Walton Lakes


Forest Service Trail #79

Why? Lovely lakes and a fine cross country hike.

Season: Mid-July through September

Ease: Moderate to difficult. It’s 9.5 miles with 1,300 feet down and 600 feet up from the Tom Beal Road to Savage Pass.

The Walton Lakes are lovely, sitting at the base of a hillside covered with rock - light colored slabby rock, black rock and even some purple streaky rock close to the lakes. But just because you can see all of the first and some of the second lake without hiking beyond the trailhead doesn’t mean you shouldn’t do the hike. Anytime you can spend time at lakes like these and hike miles through woods without seeing another soul, you’ve got a hike well worth doing.

This is one hike where taking two cars and doing a through hike is a sensible plan. For one, it’s otherwise quite a long haul unless you limit yourself to just going down to the lakes and back. Two, it’s an easy car shuttle. And three, you’d miss all that lovely, green solitude.

The lakes are the draw, however, and I’m reasonably sure they fish well, for especially in the second lake, the fish were jumping. But even for those of us who don’t fish, they make an ideal lunch destination, whether you head on or just back to your car. In July, expect mosquitoes. We had plenty, which is one of the reasons I’d suggest September, when the understory of false azalea, beargrass, and especially huckleberries would provide lots of color against the rocks and evergreens.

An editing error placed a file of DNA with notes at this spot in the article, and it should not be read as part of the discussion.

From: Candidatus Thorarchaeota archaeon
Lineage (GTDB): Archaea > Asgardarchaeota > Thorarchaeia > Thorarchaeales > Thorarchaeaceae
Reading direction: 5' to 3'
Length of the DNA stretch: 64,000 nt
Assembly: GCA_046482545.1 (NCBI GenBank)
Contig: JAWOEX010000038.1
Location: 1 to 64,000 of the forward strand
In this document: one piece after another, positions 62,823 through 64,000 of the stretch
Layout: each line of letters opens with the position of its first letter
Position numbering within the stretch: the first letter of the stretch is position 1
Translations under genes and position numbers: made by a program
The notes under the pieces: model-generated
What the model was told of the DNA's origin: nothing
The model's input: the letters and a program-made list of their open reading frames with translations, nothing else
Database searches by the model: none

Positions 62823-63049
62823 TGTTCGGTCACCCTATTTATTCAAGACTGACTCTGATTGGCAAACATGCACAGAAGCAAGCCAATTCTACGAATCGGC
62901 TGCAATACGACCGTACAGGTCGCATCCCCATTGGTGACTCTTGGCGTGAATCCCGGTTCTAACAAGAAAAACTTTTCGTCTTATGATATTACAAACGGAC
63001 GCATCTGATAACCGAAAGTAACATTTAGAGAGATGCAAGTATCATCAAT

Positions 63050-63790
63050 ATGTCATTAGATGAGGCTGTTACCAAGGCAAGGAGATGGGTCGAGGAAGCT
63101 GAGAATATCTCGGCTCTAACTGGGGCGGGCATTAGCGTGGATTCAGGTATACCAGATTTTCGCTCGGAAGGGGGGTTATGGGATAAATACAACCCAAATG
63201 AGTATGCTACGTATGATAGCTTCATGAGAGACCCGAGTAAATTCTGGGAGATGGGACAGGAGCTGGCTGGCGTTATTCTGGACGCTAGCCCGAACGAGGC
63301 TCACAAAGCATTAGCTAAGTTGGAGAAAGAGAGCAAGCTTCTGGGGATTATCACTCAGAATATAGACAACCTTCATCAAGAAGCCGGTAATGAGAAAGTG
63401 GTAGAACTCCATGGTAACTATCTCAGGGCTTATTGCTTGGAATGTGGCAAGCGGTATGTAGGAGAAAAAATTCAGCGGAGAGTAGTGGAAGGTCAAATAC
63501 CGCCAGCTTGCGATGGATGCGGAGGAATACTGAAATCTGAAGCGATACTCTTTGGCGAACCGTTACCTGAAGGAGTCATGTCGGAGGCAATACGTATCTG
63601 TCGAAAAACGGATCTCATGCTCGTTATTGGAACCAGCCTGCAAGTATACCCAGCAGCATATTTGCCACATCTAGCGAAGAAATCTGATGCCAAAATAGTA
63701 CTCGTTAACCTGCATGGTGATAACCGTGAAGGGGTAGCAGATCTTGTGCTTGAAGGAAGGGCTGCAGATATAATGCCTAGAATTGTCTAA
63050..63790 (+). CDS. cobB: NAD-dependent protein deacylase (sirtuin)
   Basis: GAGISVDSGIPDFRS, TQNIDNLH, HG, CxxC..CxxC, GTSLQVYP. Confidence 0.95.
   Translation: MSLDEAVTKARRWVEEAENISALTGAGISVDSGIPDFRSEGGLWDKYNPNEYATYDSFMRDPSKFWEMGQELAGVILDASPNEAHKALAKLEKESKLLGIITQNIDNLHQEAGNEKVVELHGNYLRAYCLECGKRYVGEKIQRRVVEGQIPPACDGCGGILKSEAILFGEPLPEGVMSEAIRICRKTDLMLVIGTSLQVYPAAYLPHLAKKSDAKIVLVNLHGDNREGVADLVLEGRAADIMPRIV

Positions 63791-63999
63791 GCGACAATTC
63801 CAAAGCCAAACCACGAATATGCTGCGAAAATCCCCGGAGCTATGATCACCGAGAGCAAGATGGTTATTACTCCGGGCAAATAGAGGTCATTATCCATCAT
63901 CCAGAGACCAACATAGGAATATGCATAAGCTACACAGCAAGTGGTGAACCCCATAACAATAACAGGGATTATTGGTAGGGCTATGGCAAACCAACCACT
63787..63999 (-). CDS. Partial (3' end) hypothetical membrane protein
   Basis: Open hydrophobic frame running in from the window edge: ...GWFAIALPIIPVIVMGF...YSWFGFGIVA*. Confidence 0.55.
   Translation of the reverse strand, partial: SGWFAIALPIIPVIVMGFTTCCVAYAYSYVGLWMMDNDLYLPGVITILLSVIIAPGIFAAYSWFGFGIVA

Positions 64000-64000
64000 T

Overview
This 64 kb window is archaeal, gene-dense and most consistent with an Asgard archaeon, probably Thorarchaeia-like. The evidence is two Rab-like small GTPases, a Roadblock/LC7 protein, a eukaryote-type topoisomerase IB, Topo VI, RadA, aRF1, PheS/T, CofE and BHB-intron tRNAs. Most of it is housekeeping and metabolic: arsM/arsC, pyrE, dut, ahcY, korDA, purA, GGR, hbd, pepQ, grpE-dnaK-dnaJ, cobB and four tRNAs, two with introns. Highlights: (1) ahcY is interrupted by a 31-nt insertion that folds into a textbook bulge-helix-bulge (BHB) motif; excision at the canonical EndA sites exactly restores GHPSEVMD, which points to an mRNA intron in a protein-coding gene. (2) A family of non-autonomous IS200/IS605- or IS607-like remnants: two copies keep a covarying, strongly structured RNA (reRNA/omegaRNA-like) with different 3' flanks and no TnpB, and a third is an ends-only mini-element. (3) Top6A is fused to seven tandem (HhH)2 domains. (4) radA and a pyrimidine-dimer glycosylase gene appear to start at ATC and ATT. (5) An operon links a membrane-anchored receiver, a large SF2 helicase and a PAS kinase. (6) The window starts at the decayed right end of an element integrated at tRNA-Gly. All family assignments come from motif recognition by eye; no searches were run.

The rest of hike is the green part, through woods of Engleman spruce, grand fir, and lodgepole pine. Because the trail is in great shape and well graded, you almost don’t have to look where you’re putting your feet. And because there really are no vistas, you can make it a meditative kind of walk.

The only negative was that toward the end of the hike, which seemed longer than I thought it should, I began to worry that somewhere and somehow we’d missed a turn, even though there was none shown on the map. And the thought of walking all the way back to the car was more than I could handle. Luckily, we reached the Savage Saddle trailhead before we seriously thought of that.

The trail starts thru woods on what looks like road at first, along the ridge at first for 10 minutes or so, then via nicely graded switchbacks down to the first lake. There are some fine boulders – big ones – near bottom of trail At the lake outlet, there’s a particularly nice view of the lake and the hillside you just hiked down.

That hillside is a continuation of the Grave Peak Ridge, and the lakes are only 2 ½ miles as the crow flies from that peak.

Note: While you’re there, do drive to Tom Beal Park at the end of Tom Beal Road. It’s a lovely spot with fine views to Rhodes Peak area near the Idaho-Montana border.

Trail Notes: There is a trail junction part way down the hillside to the lakes. Go left. The right goes behind the lakes next to the cliff.

Directions: Turn off Highway 12 just east of Powell on the Elk Summit Road. Set your odometer to 0 at Colt Killed Creek. The east end of the trail is at Savage Pass, 6.9 miles farther. To reach the west end of the trailhead, turn right on the Tom Beal Road just past Colt Killed Creek. The trailhead is signed on the left 9.1 miles farther. I suggest hiking west to east even though that gives you the best views first.

Information: Powell Ranger District, CWNF, (208) 924-3113.

Map: Grave Peak, Idaho